Written laws are like spiders' webs, and will, like them, only entangle and hold the poor and weak, while the rich and powerful will easily break through them.
I submit that an individual who breaks a law that conscience tells him is unjust, and who willingly accepts the penalty of imprisonment in order to arouse the conscience of the community over its injustice, is in reality expressing the highest respect for the law.
The thoughts of a prisoner - they're not free either. They keep returning to the same things.
Corporal punishment falls far more heavily than most weighty pecuniary penalty.
In a civilized society, all crimes are likely to be sins, but most sins are not and ought not to be treated as crimes.
If you want total security, go to prison. There you’re fed, clothed, given medical care and so on. The only thing lacking…is freedom.
Women now have choices. They can be married, not married, have a job, not have a job, be married with children, unmarried with children. Men have the same choice we've always had: work, or prison.
The English laws punish vice; the Chinese laws do more, they reward virtue.
I was in prison, and you came unto me. Verily I say unto you, inasmuch as ye have done it unto one of the least of these my brethren, ye have done it unto me.
~(Jesus Christ) Matthew 25:36, 40
Injustice anywhere is a threat to justice everywhere. We are caught in an inescapable network of mutuality, tied in a single garment of destiny. Whatever affects one directly, affects all indirectly.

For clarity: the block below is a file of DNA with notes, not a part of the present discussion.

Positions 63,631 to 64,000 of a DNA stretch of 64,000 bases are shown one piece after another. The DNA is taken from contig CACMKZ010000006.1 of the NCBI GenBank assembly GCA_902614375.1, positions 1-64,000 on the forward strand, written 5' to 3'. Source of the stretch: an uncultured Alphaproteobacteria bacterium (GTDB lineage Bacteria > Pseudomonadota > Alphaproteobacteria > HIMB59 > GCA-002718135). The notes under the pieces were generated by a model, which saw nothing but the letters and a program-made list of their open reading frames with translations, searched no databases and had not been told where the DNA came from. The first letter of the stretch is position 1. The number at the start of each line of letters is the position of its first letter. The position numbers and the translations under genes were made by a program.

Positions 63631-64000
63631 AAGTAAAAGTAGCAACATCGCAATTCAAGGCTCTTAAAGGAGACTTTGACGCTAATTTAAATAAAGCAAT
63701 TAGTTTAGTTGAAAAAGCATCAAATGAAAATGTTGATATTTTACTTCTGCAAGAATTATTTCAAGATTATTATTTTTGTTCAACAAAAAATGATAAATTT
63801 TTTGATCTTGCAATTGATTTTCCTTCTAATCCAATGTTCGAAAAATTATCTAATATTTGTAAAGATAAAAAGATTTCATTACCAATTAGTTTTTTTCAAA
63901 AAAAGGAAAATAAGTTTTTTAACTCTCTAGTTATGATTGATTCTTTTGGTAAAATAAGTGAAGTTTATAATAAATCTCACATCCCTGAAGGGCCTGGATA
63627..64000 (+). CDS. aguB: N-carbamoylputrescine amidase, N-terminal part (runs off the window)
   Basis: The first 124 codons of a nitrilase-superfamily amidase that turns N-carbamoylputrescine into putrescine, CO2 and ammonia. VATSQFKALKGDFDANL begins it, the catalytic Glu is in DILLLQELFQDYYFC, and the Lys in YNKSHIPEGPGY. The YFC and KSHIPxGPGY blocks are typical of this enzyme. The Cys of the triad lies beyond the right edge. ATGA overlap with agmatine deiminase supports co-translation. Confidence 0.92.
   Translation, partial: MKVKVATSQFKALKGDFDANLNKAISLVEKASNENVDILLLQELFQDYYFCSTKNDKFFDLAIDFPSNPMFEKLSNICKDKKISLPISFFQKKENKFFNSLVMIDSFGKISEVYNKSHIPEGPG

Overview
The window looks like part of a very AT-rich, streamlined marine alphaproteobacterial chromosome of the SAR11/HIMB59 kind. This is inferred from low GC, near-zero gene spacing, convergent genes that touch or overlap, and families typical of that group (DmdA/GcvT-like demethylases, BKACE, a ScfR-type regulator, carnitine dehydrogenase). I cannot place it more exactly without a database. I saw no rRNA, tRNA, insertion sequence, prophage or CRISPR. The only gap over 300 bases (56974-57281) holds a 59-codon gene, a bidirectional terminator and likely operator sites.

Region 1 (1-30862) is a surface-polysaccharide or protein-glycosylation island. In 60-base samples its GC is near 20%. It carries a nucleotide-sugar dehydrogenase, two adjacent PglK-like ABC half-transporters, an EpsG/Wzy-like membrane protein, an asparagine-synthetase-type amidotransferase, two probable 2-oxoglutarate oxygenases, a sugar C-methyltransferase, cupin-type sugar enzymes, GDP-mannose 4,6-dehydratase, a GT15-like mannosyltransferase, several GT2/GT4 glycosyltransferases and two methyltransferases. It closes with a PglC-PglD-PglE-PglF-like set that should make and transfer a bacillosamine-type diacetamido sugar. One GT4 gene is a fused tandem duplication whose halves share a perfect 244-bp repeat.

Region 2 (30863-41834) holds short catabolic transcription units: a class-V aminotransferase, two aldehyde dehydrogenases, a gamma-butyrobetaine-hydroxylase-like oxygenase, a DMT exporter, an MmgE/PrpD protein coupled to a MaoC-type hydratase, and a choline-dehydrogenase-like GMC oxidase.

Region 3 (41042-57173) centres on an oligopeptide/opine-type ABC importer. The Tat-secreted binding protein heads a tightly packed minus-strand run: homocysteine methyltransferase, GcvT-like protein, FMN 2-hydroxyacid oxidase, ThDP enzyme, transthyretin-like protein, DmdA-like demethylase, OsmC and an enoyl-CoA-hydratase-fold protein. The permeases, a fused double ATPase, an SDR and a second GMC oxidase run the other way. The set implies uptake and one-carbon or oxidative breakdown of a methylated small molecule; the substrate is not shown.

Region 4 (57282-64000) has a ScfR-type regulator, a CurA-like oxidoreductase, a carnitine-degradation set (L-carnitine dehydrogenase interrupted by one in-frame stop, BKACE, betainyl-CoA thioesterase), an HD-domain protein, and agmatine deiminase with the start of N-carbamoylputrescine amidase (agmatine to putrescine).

One of the many lessons that one learns in prison is, that things are what they are and will be what they will be.
The idea that the sole aim of punishment is to prevent crime is obviously grounded upon the theory that crime can be prevented, which is almost as dubious as the notion that poverty can be prevented.
Educate your children to self-control, to the habit of holding passion and prejudice and evil tendencies to an upright and reasoning will, and you have done much to abolish misery from their future lives and crimes to society.
Any punishment that does not correct, that can merely rouse rebellion in whoever has to endure it, is a piece of gratuitous infamy which makes those who impose it more guilty in the eyes of humanity, good sense and reason, nay a hundred times more guilty than the victim on whom the punishment is inflicted.
To be in prison so long, it's difficult to remember exactly what you did to get there.
Virtue pardons the wicked, as the sandal-tree perfumes the axe which strikes it.